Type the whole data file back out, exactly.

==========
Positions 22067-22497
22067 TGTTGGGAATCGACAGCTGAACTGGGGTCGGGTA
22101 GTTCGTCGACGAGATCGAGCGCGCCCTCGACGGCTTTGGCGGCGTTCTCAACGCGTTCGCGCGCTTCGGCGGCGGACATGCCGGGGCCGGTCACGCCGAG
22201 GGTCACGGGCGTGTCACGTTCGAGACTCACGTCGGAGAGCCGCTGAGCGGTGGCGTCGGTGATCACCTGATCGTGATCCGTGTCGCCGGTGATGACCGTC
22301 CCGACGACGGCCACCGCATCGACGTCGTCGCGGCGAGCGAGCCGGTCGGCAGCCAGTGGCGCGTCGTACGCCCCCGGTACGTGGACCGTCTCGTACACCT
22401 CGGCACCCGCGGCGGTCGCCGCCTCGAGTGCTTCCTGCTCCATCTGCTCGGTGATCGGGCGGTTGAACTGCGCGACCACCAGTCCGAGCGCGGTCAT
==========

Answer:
Positions 22067-22497
22067 TGTTGGGAATCGACAGCTGAACTGGGGTCGGGTA
22101 GTTCGTCGACGAGATCGAGCGCGCCCTCGACGGCTTTGGCGGCGTTCTCAACGCGTTCGCGCGCTTCGGCGGCGGACATGCCGGGGCCGGTCACGCCGAG
22201 GGTCACGGGCGTGTCACGTTCGAGACTCACGTCGGAGAGCCGCTGAGCGGTGGCGTCGGTGATCACCTGATCGTGATCCGTGTCGCCGGTGATGACCGTC
22301 CCGACGACGGCCACCGCATCGACGTCGTCGCGGCGAGCGAGCCGGTCGGCAGCCAGTGGCGCGTCGTACGCCCCCGGTACGTGGACCGTCTCGTACACCT
22401 CGGCACCCGCGGCGGTCGCCGCCTCGAGTGCTTCCTGCTCCATCTGCTCGGTGATCGGGCGGTTGAACTGCGCGACCACCAGTCCGAGCGCGGTCAT